Scientists have worked tirelessly since the invention of Blu-ray looking for a way to capture the essence of Chuck Norris onto a high-definition disc. No matter how hard they tried though his fists, jaw and body hair refused to be contained long enough for the transfer to take. But finally, in the year of our Lord 2012, six years after the format’s debut… they’ve succeeded.
Seven of Chuck Norris’ classics are now available in HD.
The Delta Force (1986) is a step down from Chuck Norris‘ previous film, Code of Silence, in more ways than one. The action leaves more realistic gun fights behind in favor of cartoonish, over the top, shoot from the hip gun-play. The script ignores real drama and conflict for explosions and pro-Americuh jingo-isms. Most detrimentally, it trades director Andrew Davis for Menahem “Ahem” Golan.
A jumbo jet in Athens is hijacked by Lebanese terrorists (led by Robert Forster, obviously) and redirected towards Beirut. The US Counter-terrorism unit, Delta Force, is called in to assess and perform a rescue with Maj. Scott McCoy (Norris) and Col. Nick Alexander (Lee Marvin) leading the team. Rockets will be fired from motorcycles. Karate will be used in the desert. And Ronald Reagan will experience his first erection in a decade.
“I spent five years in Vietnam watching them do the planning… and us do the dying.”
The film opens with Delta Force’s disastrous attempted rescue of American hostages in Iran modeled on the real tragic undertaking from 1980. Fed up with the questionable decision makers back in Washington, McCoy retires to open a horse farm. Presumably it’s a place for riding and not for glue production, but the guy is pretty irked so who knows. His early retirement comes to an end though when a plane-full of actors from the 60s and 70s is hijacked in the skies above Greece.
Abdul (Forster) and his men head the plane towards Beirut with the end goal being Iran, and they separate the American soldiers and Jews from the rest of the passengers with plans for execution. They’re forced to hop between airports as nations see the plane as a political hot potato, and when they arrive in Beirut Delta Force is waiting.
Initially the mission goes as planned, but the team quickly learns that the hostages have been split up across a few locations. Luckily they came packing some serious heat including dune buggies, Mad Magazine paperbacks and motorcycles armed with rockets.
The Delta Force is not a good movie by any stretch, but it is most certainly a ridiculous one. The first clue that all is not well here can be found in the passenger itinerary for the hijacked plane. Shelley Winters, Martin Balsam, George Kennedy and Joey Bishop all appear to have come straight to the set from a gig on The Towering Adventure ’77 or some other old school disaster pic. Balsam is actually a fine actor, but the other three are personalities at best.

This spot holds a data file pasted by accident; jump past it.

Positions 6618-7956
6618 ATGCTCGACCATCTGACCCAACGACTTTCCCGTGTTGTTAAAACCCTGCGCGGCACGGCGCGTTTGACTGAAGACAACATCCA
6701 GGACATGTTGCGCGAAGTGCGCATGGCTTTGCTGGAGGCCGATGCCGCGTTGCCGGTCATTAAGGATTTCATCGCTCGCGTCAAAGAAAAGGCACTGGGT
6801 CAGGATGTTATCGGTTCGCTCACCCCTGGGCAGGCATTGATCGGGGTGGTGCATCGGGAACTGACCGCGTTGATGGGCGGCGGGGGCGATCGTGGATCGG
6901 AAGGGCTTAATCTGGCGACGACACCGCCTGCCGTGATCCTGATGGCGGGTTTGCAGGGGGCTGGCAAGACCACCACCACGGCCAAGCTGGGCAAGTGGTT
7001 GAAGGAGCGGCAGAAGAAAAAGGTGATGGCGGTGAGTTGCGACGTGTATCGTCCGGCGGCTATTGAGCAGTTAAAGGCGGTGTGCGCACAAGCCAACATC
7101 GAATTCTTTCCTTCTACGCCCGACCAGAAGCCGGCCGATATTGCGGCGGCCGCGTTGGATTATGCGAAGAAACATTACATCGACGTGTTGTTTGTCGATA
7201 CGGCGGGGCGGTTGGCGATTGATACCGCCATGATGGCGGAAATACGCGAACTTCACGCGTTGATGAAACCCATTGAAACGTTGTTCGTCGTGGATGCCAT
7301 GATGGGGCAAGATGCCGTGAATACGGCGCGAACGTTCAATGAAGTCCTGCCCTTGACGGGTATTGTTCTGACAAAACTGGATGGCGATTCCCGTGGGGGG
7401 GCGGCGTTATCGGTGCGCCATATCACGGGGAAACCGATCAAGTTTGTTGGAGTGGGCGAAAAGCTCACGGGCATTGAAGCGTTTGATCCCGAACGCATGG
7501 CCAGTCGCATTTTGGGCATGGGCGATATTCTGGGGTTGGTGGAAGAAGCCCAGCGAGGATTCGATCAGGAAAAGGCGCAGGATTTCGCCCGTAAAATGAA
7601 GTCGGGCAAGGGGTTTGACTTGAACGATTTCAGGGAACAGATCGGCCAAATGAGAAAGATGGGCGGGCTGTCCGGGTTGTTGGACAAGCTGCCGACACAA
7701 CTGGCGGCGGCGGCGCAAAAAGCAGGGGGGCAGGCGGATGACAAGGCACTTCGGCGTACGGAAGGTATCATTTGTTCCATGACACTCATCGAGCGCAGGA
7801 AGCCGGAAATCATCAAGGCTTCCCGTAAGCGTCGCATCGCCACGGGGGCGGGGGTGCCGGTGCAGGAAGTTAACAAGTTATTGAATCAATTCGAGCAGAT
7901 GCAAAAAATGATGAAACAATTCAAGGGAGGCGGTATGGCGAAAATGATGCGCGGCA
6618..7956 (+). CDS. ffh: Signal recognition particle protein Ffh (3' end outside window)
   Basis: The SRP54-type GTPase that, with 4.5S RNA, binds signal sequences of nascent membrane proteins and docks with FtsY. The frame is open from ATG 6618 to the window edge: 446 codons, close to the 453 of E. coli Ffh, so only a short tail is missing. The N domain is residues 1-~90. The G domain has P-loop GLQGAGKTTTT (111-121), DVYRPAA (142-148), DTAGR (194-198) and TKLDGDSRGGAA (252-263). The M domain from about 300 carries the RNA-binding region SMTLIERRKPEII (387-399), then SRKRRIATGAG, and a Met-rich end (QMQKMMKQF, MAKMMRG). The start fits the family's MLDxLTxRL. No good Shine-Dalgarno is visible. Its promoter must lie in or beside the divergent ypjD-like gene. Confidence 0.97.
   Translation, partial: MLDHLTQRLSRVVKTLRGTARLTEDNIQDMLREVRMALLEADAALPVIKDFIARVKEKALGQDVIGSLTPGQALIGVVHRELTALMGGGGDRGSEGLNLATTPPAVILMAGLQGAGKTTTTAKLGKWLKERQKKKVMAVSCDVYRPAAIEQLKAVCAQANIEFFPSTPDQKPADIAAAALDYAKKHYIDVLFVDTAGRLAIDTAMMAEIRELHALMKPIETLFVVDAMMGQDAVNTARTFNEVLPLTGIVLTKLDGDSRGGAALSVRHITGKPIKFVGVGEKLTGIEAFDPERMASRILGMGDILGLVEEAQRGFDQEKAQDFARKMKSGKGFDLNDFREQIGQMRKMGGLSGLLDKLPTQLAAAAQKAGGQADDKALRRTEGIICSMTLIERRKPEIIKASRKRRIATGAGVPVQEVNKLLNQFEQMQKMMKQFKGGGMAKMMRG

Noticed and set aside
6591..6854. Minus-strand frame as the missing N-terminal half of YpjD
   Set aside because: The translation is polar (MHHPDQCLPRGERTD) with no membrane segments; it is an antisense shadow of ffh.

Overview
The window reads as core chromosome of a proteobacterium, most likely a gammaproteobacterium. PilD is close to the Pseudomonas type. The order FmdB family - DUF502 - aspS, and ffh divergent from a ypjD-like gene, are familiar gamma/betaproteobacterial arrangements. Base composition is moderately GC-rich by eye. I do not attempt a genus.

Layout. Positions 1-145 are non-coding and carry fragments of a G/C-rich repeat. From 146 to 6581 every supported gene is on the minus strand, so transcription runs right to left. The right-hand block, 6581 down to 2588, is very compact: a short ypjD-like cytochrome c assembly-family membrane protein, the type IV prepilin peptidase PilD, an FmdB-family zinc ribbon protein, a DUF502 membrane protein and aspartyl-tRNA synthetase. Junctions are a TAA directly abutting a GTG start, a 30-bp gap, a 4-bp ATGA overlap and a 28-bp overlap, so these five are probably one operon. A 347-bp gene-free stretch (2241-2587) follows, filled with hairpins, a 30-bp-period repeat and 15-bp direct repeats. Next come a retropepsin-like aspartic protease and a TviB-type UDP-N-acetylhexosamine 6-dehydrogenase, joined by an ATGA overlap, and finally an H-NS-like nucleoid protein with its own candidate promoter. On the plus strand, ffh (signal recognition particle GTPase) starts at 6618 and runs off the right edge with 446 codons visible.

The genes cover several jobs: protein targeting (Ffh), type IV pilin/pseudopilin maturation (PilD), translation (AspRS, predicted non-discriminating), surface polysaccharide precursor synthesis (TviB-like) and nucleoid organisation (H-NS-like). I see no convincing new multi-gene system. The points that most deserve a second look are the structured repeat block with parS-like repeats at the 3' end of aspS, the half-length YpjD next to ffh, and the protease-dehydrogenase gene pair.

Balsam does provide the film’s only affecting scene as the Jews are culled by the Muslims for imminent assassination. He makes it clear that he’s faced far worse when he shows his concentration camp tattoo from WWII. The scene works even as it contributes to the broad identification of all Middle Easterners as heartless terrorist bad guys. The one guy in Beirut who helps out Delta Force? A Greek Catholic of course.
Action-wise the film is mixed bag. It’s filled to bursting with gun fights, explosions and the occasional hand to hand combat, but viewers hoping for realistic Delta Force tactics and efficiency will want to look elsewhere. Seriously. Chuck fires rockets from the front and rear of his dirtbike, he dodges return fire with a wheelie and the team is able to take down baddies with fully automatic from-the-hip firing. It’s still entertaining of course, but it’s a level of goofiness rivaled only by Norris’ film the prior year, Invasion USA.
Norris is no stranger to patriotic movies and themes, and at the end of the day this is one of his most blatant hoo-rah endeavors. (Not even Larry the Cable Guy’s Delta Farce can diminish the patriotism it’s spoofing.) He and his men are heroes, without exception, but when they’re done they receive no accolades or parades. They do celebrate on their own with Budweisers and a rousing sing-along of “America the Beautiful” though.
And now, the only stats that matter:
- Chuck beats up – 4 bad guys!
- Chuck kills – 32 bad guys!
- Chuck gets shirtless at the – never mark!
As is the case with all five of MGM/Fox’s new Chuck Norris Blu-rays the image is good, and the extras are not. You only get a trailer.
The Delta Force is an entertaining enough diversion for those looking for a mindless shoot em up wrapped in an American flag. The action and stunts are fun, the two minutes of emotion on the plane are unexpected and the motorbike with rockets will make you wish someone would hurry up and remake Megaforce already.
Buy The Delta Force on Blu-ray from Amazon